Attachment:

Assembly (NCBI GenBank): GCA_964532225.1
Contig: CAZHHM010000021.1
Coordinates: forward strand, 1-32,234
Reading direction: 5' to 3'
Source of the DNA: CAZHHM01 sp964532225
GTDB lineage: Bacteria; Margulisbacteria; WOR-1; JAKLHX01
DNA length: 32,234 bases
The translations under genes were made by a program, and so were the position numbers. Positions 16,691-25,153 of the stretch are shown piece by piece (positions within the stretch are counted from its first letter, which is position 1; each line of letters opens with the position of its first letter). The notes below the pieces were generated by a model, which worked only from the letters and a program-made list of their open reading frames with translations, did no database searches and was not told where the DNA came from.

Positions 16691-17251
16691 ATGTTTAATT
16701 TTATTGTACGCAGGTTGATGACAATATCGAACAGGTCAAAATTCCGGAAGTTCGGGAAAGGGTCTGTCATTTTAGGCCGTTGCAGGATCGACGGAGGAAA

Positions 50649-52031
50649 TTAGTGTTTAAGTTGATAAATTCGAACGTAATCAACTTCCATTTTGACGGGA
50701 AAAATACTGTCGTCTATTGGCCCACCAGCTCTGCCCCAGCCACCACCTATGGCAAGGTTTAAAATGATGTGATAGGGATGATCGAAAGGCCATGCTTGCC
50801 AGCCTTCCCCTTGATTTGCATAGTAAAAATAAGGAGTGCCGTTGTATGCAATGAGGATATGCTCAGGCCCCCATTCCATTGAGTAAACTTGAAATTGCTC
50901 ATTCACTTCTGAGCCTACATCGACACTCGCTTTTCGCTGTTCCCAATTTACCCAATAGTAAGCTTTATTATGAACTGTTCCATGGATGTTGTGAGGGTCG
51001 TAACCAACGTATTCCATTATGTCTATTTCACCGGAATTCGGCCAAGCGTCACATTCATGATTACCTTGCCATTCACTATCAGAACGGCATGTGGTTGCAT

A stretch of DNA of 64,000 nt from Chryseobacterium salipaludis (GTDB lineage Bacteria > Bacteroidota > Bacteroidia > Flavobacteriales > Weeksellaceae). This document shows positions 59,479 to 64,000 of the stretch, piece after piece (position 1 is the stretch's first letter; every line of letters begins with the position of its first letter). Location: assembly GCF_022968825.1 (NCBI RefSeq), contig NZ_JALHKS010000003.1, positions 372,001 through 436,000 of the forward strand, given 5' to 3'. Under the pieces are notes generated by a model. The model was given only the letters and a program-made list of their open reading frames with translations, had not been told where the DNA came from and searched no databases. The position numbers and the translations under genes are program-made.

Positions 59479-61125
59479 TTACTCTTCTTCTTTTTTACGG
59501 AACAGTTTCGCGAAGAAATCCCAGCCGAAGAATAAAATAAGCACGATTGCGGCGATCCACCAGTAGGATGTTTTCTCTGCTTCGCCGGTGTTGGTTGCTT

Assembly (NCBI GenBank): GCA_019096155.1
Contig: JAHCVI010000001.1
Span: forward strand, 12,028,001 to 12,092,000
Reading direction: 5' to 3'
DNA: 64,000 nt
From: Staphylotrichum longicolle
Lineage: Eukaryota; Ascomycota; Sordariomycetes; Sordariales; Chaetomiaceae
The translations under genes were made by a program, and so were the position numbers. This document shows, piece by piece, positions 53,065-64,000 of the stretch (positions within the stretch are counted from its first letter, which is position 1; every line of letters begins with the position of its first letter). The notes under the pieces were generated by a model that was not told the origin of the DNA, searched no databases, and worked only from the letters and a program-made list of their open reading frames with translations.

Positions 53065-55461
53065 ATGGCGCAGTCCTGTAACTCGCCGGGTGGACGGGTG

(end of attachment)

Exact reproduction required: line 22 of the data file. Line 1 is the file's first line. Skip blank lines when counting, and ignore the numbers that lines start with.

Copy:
Assembly (NCBI GenBank): GCA_019096155.1